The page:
Historical population
Census Pop.
1850 603
1860 2,879 377.4%
1870 3,945 37.0%
1880 4,346 10.2%
1890 5,143 18.3%
1900 5,459 6.1%
1910 5,440 −0.3%
1920 5,582 2.6%
1930 6,308 13.0%
1940 7,016 11.2%
1950 7,334 4.5%
1960 7,822 6.7%
1970 7,821 0.0%
1980 7,896 1.0%
1990 8,640 9.4%
2000 9,728 12.6%
2010 10,324 6.1%
2020 10,581 2.5%
U.S. Decennial Census

2010 census

As of the census of 2010, there were 10,324 people, 4,060 households, and 2,349 families living in the city. The population density was 1,170.5 inhabitants per square mile (451.9/km2). There were 4,493 housing units at an average density of 509.4 per square mile (196.7/km2). The racial makeup of the city was 90.9% White, 5.0% African American, 0.9% Native American, 0.8% Asian, 0.7% from other races, and 1.6% from two or more races. Hispanic or Latino of any race were 4.0% of the population.

There were 4,060 households, of which 31.0% had children under the age of 18 living with them, 40.5% were married couples living together, 11.9% had a female householder with no husband present, 5.4% had a male householder with no wife present, and 42.1% were non-families. 34.8% of all households were made up of individuals, and 14.1% had someone living alone who was 65 years of age or older. The average household size was 2.27 and the average family size was 2.90.

The median age in the city was 37.2 years. 22.1% of residents were under the age of 18; 8.6% were between the ages of 18 and 24; 30.6% were from 25 to 44; 24.8% were from 45 to 64; and 13.9% were 65 years of age or older. The gender makeup of the city was 53.7% male and 46.3% female.


Portage High School, 1911

Portage Community School District serves Portage.

Portage High School (Wisconsin) was recently upgraded to a larger building, with the older high school building now housing the Wayne E. Bartels Middle School. Portage has three elementary schools: John Muir, Woodridge, and Rusch. Three rural elementary schools serve three of the towns in Columbia County: Lewiston, Fort Winnebago, and Caledonia. There are also two private schools: St. John's Lutheran and St. Mary's Catholic Schools. The Madison Area Technical College, also has a campus located in Portage.

The Portage scheme of support for children with special educational needs was developed in the city.



Wisconsin Department of Corrections operates the Columbia Correctional Institution.


Major highways

Three interstate highways, Interstate 94, Interstate 90, and Interstate 39 run past Portage, giving the city a 30-minute commute to Madison and 15-minute commute to Wisconsin Dells. The city also lies only a few hours from Milwaukee, Chicago, and Minneapolis/ Saint Paul, Minnesota.


Portage is served by Amtrak's Empire Builder between Chicago and Seattle or Portland, with a train stopping there in each direction every day.

  • Portage (Amtrak station)

Intercity bus

Portage is served by intercity bus from Milwaukee via Madison and to Wisconsin Rapids via Stevens Point, with a bus stopping in each direction daily at the Portage station.

  • List of intercity bus stops in Wisconsin


  • Portage Municipal Airport (C47) serves the city and surrounding communities.

Notable people

  • Earl Abell, member of the College Football Hall of Fame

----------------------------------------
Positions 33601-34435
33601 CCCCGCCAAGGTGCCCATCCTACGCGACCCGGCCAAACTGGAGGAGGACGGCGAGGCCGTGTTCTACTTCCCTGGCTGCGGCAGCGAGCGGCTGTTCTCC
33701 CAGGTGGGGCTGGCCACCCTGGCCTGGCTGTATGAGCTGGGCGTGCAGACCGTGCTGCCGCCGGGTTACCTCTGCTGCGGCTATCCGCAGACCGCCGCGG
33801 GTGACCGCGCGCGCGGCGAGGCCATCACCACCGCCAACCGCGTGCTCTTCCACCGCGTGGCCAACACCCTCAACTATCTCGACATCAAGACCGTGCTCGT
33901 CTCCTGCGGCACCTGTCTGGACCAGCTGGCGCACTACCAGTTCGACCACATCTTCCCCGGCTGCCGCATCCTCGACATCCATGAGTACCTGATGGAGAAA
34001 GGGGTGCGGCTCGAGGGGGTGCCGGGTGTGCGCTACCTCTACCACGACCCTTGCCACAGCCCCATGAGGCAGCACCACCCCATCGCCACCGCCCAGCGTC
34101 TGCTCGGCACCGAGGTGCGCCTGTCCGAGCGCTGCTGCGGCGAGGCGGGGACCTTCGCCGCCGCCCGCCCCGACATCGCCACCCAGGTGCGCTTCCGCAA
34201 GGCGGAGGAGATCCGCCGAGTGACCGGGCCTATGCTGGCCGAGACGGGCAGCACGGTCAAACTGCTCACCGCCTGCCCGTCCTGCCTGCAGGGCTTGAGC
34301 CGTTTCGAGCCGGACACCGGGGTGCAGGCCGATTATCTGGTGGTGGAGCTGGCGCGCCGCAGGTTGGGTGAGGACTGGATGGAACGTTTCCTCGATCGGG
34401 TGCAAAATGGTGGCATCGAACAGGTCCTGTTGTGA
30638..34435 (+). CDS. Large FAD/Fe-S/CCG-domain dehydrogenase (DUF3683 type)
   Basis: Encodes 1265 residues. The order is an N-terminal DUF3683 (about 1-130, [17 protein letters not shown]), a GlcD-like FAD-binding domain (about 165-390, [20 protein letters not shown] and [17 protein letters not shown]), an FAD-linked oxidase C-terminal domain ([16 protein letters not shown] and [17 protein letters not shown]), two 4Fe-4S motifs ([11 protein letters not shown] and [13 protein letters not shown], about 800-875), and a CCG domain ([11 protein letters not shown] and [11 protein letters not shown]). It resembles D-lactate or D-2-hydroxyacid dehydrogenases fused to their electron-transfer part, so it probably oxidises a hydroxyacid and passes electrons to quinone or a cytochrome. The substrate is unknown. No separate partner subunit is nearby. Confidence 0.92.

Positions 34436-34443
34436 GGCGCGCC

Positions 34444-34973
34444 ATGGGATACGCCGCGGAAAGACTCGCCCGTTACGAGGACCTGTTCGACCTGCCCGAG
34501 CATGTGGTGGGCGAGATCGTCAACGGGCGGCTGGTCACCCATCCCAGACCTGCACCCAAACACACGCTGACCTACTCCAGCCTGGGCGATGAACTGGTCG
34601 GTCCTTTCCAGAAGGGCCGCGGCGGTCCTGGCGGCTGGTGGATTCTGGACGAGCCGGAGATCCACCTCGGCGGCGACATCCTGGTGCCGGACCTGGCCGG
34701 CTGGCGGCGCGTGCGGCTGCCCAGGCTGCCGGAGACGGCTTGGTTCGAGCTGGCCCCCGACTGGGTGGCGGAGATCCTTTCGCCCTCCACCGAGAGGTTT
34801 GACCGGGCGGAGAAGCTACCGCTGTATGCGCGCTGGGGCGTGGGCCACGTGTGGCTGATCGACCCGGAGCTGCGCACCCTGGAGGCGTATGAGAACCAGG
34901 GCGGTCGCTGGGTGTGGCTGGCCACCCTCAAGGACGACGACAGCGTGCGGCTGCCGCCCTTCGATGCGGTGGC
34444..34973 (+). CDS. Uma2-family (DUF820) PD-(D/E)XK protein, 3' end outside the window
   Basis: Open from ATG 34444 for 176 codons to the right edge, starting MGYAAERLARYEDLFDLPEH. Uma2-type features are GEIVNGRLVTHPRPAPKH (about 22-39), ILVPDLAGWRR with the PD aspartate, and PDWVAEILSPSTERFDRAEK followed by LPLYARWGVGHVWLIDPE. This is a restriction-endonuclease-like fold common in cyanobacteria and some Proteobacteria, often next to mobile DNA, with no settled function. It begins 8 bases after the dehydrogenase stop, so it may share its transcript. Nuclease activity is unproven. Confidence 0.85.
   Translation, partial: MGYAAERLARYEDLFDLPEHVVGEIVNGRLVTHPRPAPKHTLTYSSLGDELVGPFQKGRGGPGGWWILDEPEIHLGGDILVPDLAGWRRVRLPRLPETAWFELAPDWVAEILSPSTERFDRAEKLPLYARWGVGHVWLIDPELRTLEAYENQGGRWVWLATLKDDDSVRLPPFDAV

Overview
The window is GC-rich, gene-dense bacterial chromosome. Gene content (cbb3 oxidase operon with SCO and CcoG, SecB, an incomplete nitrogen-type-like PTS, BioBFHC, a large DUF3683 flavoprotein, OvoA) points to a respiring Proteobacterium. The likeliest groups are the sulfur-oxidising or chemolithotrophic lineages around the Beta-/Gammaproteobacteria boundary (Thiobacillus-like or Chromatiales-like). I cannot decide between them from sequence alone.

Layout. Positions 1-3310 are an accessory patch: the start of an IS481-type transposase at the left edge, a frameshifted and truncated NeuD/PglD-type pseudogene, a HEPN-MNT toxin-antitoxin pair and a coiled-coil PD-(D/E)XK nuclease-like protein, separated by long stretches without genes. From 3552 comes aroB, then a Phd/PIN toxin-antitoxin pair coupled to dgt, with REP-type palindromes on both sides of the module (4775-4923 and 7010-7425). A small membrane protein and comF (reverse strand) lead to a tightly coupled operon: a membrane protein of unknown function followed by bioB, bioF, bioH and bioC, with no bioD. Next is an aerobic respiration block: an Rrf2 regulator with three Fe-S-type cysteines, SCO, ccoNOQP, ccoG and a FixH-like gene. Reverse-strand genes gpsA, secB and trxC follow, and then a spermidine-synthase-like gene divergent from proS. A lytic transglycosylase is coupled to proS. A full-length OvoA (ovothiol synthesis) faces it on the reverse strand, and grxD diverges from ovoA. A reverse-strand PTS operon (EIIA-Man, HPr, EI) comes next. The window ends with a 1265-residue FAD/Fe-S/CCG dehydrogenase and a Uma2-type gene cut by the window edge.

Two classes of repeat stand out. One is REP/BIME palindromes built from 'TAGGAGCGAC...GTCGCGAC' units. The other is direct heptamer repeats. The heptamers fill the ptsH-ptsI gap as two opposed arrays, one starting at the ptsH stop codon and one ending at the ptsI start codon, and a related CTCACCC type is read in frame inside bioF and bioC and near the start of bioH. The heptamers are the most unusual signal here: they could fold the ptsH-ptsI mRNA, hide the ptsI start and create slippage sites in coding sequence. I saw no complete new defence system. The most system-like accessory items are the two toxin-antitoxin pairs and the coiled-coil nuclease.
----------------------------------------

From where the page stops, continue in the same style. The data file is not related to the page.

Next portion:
• Alvin Alden, Wisconsin politician
  • Walt Ambrose, NFL player
  • Josiah D. Arnold, Wisconsin politician
  • Levi W. Barden, Wisconsin politician
  • Everett Bidwell, Wisconsin politician
  • Peter J. Boylan, U.S. Army general, President of Georgia Military College
  • Ben Brancel, Wisconsin politician
  • Samuel S. Brannan, Wisconsin politician and newspaper editor
  • Llywelyn Breese, Wisconsin politician, former Secretary of State
  • Guy W.S. Castle, Medal of Honor recipient
  • Maureen Clark, U.S. Olympian
  • William W. Corning, Wisconsin politician
  • Luther S. Dixon, Chief Justice of the Wisconsin Supreme Court
  • Thomas E. Fairchild, Judge of the U.S. Court of Appeals
  • Russel C. Falconer, Wisconsin politician
  • Zona Gale, writer, Pulitzer Prize winner (first woman to win the Pulitzer Prize for drama, 1921)
  • Charles Randall Gallett, Wisconsin politician
  • B. Frank Goodell, Wisconsin politician
  • Henry Gunderson, Lieutenant Governor of Wisconsin
  • Joshua James Guppey, Union Army general
  • Frank A. Haskell, Union Army colonel, author of a noted account of the Battle of Gettysburg
  • Philip Hayes, U.S. Army general
  • Charles W. Henney, U.S. Representative
  • John Edward Kelley, U.S. Representative from South Dakota
  • Herman Lange, Wisconsin politician
  • Margery Latimer, writer
  • James J. Lindsay, U.S. Army general
  • Wellington Porter McFail, aviator
  • Hugh McFarlane, Wisconsin politician
  • John Muir, naturalist
  • William Owen, Wisconsin politician
  • Russell W. Peterson, former Governor of Delaware
  • Russ Rebholz, head coach of the Winnipeg Blue Bombers, member of the Canadian Football Hall of Fame; head coach of the University of Wisconsin-Milwaukee Panthers men's basketball team
  • Ferdinand Schulze, Wisconsin politician
  • Mike Thompson, NFL player
  • Andrew Jackson Turner, writer, newspaper editor, politician
  • Frederick Jackson Turner, historian, Pulitzer Prize winner
  • Samuel K. Vaughan, Union Army general
  • Joan Wade, Wisconsin politician
  • Jabez H. Wells, Wisconsin politician
  • Yellow Thunder, chief of the Ho-Chunk (or Winnebago) tribe